Sirolimus coated MagicTouch at par with paclitaxel DEBs for 1 year outcomes, study.
Most of the currently available drug eluting balloons (DEBs) are coated with paclitaxel (PCB). However, new debatable findings regarding the long term safety of paclitaxel-eluting devices (either stents or balloons) for peripheral use have recently raised some concerns. Sirolimus coated balloons can be an alternative to paclitaxel by extrapolating the experience from drug eluting stents.
In this regard, SIRPAC study sought to indirectly compare the 12-month clinical outcome of patients treated with PCB vs. sirolimus-coated balloons (SCB) during coronary angioplasty and found no significant difference in clinical endpoints between the two groups. These findings were recently published in Cardiovascular Revascularization Medicine journal.
Drug-coated balloons (DCBs) emerged as an alternative to bare metal stents and drug-eluting stents (DES) for the treatment of in-stent restenosis more than 10 years ago. DCBs provide a fast and high-dose delivery of antiproliferative drugs to the vessel wall and carry several anticipated benefits over DES, such as the lack of permanent scaffold and the need for a shorter duration of dual antiplatelet therapy.
Given the absence of any direct comparison between sirolimus and paclitaxel in an "all comer" population, the aim of the SIRPAC study was to compare a new generation paclitaxel-DCB to the Magic Touch SCB.
After propensity-score adjustment, a total of 580 patients, 290 for each group, were included. At 12-month follow-up, no significant differences were found between patients treated with paclitaxel DCB (Elutax SV PCB) and those treated with sirolimus DCB (Magic Touch SCB) for the primary endpoint defined as a composite of target lesion revascularization (TLR), nonfatal myocardial infarction (MI) and all-cause death.
Also, no statistical differences were found between groups for the rates of non-fatal MI, TLR, Bleeding Academic Research Consortium 2–4 major bleeding, and death.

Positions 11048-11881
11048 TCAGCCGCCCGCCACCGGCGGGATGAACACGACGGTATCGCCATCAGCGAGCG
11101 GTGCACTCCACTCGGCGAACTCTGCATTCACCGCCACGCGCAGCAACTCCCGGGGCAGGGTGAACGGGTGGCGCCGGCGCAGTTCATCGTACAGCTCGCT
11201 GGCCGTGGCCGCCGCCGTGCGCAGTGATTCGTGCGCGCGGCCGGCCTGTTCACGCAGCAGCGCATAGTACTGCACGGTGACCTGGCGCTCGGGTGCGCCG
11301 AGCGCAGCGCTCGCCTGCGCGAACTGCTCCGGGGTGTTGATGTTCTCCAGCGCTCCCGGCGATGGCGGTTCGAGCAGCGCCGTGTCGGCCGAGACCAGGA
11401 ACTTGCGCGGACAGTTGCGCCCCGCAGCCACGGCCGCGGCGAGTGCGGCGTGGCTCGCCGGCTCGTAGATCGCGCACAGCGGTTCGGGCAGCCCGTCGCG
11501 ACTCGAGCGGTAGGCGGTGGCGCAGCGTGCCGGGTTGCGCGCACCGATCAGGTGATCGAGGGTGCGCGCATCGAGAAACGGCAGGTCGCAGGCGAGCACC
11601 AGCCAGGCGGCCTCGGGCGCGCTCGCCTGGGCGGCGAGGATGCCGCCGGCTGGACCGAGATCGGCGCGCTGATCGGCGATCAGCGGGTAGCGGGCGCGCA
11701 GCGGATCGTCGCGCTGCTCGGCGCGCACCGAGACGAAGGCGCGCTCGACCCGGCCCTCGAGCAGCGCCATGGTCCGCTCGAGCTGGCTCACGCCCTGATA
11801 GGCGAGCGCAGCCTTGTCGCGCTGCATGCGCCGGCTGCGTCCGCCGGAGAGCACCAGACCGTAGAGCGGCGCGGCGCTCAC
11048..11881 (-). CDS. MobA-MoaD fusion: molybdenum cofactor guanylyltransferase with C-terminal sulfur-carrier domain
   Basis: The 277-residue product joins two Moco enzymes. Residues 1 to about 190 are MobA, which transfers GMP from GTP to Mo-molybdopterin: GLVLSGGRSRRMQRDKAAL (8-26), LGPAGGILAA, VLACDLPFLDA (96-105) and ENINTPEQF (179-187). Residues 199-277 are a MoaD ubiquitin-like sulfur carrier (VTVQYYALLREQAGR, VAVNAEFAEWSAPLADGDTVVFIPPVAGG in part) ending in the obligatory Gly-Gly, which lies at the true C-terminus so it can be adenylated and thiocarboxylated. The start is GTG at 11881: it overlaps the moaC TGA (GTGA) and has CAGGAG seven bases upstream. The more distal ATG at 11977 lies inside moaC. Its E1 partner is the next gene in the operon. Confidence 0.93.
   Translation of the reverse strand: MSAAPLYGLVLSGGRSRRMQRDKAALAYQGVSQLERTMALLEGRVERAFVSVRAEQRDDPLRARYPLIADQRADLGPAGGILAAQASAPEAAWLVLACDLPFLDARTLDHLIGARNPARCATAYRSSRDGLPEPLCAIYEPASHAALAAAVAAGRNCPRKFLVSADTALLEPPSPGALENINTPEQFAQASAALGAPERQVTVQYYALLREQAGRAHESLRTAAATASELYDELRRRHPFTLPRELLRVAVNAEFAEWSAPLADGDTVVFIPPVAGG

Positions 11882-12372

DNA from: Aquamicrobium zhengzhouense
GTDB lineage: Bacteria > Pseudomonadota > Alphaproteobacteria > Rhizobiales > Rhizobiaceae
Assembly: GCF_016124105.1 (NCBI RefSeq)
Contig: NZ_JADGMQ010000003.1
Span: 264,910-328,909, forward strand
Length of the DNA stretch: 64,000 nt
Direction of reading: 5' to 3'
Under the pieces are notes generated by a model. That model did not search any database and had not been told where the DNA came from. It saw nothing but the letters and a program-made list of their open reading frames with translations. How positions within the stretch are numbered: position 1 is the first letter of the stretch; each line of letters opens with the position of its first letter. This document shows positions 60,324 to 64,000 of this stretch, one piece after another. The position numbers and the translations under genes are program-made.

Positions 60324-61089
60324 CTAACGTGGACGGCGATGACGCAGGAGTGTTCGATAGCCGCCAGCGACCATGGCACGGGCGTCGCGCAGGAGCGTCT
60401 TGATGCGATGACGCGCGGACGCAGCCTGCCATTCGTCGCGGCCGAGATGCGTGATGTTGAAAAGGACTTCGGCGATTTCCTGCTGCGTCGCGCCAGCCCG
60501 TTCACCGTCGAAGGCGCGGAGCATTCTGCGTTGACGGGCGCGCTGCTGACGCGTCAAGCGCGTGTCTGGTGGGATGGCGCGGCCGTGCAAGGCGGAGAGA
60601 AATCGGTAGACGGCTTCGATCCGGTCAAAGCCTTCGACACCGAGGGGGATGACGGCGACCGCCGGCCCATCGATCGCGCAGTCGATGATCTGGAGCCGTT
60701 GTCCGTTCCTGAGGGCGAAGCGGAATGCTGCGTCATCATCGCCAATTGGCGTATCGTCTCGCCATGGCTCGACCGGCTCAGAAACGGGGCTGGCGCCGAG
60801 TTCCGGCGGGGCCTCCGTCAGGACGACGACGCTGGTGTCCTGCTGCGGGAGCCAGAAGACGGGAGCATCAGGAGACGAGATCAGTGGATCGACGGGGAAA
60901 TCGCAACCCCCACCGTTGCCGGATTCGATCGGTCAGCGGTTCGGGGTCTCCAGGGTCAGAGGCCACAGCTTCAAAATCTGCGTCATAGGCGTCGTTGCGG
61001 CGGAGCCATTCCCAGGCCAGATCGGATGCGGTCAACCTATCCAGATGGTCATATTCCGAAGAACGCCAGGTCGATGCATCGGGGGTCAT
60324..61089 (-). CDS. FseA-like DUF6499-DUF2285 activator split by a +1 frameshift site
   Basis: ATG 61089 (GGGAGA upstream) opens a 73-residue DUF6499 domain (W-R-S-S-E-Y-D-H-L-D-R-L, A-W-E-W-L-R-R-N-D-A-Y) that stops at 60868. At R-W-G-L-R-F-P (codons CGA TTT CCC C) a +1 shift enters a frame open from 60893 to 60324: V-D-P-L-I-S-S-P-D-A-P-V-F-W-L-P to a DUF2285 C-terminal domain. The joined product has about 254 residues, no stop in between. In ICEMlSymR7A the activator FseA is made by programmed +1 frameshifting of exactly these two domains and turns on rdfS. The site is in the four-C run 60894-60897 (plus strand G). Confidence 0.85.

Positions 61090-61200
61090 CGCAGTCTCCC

This study by Cortese et al represents the first comparison of a sirolimus DCB with a second-generation paclitaxel DCB. Magic Touch balloon has been developed by Concept Medical, India.
While the European Society of Cardiology guidelines recommend the use of DCB for the treatment of in-stent restenosis with a Class I recommendation, in the United States, DCBs are currently approved for use only in peripheral arterial disease. Since 2016, sirolimus-coated balloons, with a wider therapeutic window than paclitaxel, have emerged, increasing the DCB, armamentarium of the practicing interventional cardiologist.
DCB deliverability yet remains the Achilles' heel of DCB technology. As shown by the exclusion of patients with tortuous or calcified vessels by Cortese et al, improvements in DCB deliverability are highly desired.
Research efforts in the near future should be focused on several aspects:
1) Pre-dilation prior to DCB-PCI is a crucial procedural step for preventing vessel wall recoil, as it creates microdissections, which are required for optimal uptake of the drug; and the best strategy is yet to be determined.
2) If results from the DES-PCI field can be extrapolated to DCB-PCI, intracoronary imaging guidance might improve long-term clinical outcomes in patients treated with DCBs.
3) The impact of DCB-PCI in a broader population of patients, including de novo all-size vessel CAD.
To summarise, in a non-randomized comparison the SIRPAC study has shows clinical equivalence between a novel sirolimus-coated balloon and one of the latest generation paclitaxel-coated balloons at 12 months clinical follow up in coronary artery disease patients.
Source: Cardiovascular Revascularization Medicine: https://doi.org/10.1016/j.carrev.2021.04.013